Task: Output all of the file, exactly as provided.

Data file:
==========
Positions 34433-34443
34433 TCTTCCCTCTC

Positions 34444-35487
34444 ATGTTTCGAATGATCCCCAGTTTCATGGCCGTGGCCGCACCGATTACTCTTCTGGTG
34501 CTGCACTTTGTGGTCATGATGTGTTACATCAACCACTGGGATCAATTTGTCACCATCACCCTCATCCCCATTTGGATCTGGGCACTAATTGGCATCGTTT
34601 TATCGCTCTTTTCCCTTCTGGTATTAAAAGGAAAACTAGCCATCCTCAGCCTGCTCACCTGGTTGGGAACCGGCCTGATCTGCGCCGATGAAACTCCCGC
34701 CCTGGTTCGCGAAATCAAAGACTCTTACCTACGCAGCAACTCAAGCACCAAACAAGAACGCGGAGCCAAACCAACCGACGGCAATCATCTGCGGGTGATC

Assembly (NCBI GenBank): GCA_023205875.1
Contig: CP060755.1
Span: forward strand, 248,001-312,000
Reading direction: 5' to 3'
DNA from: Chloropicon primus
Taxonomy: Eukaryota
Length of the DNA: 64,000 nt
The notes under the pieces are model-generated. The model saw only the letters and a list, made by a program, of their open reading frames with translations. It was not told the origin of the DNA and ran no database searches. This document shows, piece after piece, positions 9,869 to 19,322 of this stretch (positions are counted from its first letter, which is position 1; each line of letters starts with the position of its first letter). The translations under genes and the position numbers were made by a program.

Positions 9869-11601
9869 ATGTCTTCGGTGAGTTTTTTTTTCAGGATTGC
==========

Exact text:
Positions 34433-34443
34433 TCTTCCCTCTC

Positions 34444-35487
34444 ATGTTTCGAATGATCCCCAGTTTCATGGCCGTGGCCGCACCGATTACTCTTCTGGTG
34501 CTGCACTTTGTGGTCATGATGTGTTACATCAACCACTGGGATCAATTTGTCACCATCACCCTCATCCCCATTTGGATCTGGGCACTAATTGGCATCGTTT
34601 TATCGCTCTTTTCCCTTCTGGTATTAAAAGGAAAACTAGCCATCCTCAGCCTGCTCACCTGGTTGGGAACCGGCCTGATCTGCGCCGATGAAACTCCCGC
34701 CCTGGTTCGCGAAATCAAAGACTCTTACCTACGCAGCAACTCAAGCACCAAACAAGAACGCGGAGCCAAACCAACCGACGGCAATCATCTGCGGGTGATC

Assembly (NCBI GenBank): GCA_023205875.1
Contig: CP060755.1
Span: forward strand, 248,001-312,000
Reading direction: 5' to 3'
DNA from: Chloropicon primus
Taxonomy: Eukaryota
Length of the DNA: 64,000 nt
The notes under the pieces are model-generated. The model saw only the letters and a list, made by a program, of their open reading frames with translations. It was not told the origin of the DNA and ran no database searches. This document shows, piece after piece, positions 9,869 to 19,322 of this stretch (positions are counted from its first letter, which is position 1; each line of letters starts with the position of its first letter). The translations under genes and the position numbers were made by a program.

Positions 9869-11601
9869 ATGTCTTCGGTGAGTTTTTTTTTCAGGATTGC